Arkansas Post National Memorial

Arkansas Post National Memorial is a unit of the National Park Service located in southern Arkansas County near Gillett. It preserves and interprets the remains of the original European and Native American settlements on the Arkansas River, as well as the Civil War battle fought at the post and the countless people who once resided in the area.

Arkansas Post was settled by French traders in 1686 and was the first permanent European colony in the Mississippi River Valley. A Quapaw Indian village called Osotouy was located nearby. The actual post was moved several times over the years due to flooding but remained in the same general area. The only battle of the American Revolution that was fought in Arkansas occurred at the post in 1783 and became known as the Colbert Raid. During the Civil War, a Confederate fort was captured by Union troops during a two-day battle. Eventually, more and more people left the area around the Post, especially after Little Rock (Pulaski County) was made the capital of Arkansas Territory; the town slowly died.

Arkansas Post National Memorial was first established as a state park on February 27, 1929. The drive to create the park had been led by Fletcher Chenault, a columnist for the Arkansas Gazette. The first lands acquired for the park were twenty-one acres donated by Fred Quandt. The park grew over the next thirty years, and several buildings were constructed to help tell the story of the post to the public.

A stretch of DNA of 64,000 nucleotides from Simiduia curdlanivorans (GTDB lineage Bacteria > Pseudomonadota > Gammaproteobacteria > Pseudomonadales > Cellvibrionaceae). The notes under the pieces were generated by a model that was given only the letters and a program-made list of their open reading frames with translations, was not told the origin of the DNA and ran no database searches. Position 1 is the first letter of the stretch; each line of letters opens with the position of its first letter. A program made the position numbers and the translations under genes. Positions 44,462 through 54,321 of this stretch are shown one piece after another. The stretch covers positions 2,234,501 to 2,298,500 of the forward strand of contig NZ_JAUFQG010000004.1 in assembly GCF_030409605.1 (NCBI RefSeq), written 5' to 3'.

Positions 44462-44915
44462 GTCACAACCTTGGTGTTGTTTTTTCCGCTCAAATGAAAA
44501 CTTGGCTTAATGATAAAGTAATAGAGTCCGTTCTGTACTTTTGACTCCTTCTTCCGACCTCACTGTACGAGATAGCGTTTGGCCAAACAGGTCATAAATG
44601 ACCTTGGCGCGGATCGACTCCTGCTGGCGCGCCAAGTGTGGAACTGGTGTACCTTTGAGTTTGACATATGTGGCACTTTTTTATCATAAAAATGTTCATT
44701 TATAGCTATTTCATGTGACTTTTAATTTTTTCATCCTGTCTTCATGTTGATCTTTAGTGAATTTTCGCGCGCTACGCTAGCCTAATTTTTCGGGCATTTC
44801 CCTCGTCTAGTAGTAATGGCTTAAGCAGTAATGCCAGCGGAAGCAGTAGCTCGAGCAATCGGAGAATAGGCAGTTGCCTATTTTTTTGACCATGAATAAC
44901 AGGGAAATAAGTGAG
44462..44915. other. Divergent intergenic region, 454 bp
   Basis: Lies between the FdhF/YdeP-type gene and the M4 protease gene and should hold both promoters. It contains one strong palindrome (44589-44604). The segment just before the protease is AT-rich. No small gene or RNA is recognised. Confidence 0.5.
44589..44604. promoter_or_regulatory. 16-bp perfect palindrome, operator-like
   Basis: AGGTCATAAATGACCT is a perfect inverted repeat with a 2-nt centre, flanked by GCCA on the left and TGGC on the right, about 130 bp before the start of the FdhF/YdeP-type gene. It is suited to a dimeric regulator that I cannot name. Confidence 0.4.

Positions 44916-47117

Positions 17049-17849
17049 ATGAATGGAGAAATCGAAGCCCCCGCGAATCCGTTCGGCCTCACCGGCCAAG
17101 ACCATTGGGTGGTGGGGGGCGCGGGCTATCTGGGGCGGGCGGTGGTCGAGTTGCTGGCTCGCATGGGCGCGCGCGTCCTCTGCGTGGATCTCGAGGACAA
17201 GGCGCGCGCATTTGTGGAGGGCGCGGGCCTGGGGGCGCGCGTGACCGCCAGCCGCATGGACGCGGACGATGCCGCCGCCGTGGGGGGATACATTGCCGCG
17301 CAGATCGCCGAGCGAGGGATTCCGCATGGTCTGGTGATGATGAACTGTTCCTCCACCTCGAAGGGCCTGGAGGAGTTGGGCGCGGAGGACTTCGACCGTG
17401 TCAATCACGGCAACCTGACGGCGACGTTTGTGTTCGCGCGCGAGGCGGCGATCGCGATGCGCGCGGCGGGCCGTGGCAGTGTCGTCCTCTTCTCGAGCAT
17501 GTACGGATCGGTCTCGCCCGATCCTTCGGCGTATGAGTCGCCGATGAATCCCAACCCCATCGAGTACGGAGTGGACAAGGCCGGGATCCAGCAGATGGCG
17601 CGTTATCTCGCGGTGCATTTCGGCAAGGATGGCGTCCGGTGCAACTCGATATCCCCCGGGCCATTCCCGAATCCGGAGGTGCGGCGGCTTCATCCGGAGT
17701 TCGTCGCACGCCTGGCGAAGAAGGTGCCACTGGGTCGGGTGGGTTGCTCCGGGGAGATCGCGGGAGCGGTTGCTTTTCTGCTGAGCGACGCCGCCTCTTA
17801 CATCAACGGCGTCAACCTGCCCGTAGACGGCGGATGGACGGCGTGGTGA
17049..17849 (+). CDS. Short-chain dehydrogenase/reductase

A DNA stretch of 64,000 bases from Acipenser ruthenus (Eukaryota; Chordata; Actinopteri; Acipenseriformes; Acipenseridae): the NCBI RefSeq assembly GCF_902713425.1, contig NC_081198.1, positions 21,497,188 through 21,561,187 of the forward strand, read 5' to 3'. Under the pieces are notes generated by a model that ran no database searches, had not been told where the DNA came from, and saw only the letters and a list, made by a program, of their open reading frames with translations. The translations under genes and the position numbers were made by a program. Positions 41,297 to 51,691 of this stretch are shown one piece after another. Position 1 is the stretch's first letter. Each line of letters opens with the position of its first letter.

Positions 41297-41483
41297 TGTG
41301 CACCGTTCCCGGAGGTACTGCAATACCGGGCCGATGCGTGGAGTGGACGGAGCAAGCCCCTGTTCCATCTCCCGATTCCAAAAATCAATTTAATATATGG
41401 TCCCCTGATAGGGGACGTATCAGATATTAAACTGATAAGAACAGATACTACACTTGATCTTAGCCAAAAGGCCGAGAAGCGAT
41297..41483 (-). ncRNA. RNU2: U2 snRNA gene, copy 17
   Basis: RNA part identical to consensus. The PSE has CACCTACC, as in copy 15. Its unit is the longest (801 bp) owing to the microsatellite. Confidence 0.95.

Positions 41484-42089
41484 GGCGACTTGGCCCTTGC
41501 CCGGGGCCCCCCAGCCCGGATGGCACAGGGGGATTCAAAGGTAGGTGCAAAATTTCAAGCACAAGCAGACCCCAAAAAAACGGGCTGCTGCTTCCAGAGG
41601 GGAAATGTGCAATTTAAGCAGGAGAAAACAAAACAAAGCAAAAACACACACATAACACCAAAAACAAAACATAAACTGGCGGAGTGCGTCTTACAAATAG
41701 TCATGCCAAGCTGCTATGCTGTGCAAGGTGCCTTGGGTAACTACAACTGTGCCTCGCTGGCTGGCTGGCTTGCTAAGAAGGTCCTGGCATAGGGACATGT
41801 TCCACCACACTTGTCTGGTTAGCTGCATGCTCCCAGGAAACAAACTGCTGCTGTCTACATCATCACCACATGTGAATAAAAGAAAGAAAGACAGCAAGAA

In 1959, U.S. Representative William Norrell introduced a bill into Congress to make Arkansas Post a unit of the National Park System. With this change, the park would receive more funding to continue its mission and would be better able to protect and preserve the history of Arkansas Post. On July 6, 1960, President Dwight D. Eisenhower signed the bill into law, creating Arkansas Post National Memorial. It was added to the National Register of Historic Places on October 15, 1966.

The park today consists of two units. The Memorial Unit comprises 389 acres and has a visitor center with a museum and theater, as well as 2.5 miles of paved trails. The museum displays exhibits on archaeological finds at the park, the Civil War battle fought in the area, and other aspects of the history of Arkansas Post. The entire history of the post is interpreted throughout the area with markers and signs. No original structures from the post stand. The original streets are marked, as well as the footprints of several buildings. The other unit, known as the Osotouy Unit, comprises 360 acres. It was added to the park on November 14, 1997. The unit contains the Quapaw village of Osotouy, the Menard-Hodges archaeological site, and possibly the site of the first post. It is not open to the public.

For additional information:
Arkansas Post National Memorial. (accessed August 26, 2023).

Bearss, Edwin C. Special History Report: The Colbert Raid. Denver, CO: National Park Service, 1974.

Rosenbaum, Bethany H. “Promise and Practice: Toward an Expanded, Integrated, Collaborative Narrative on American Indians in our National Parks.” PhD diss., University of Arkansas, 2019.

David Sesser
Nevada County Depot and Museum


No comments on this entry yet.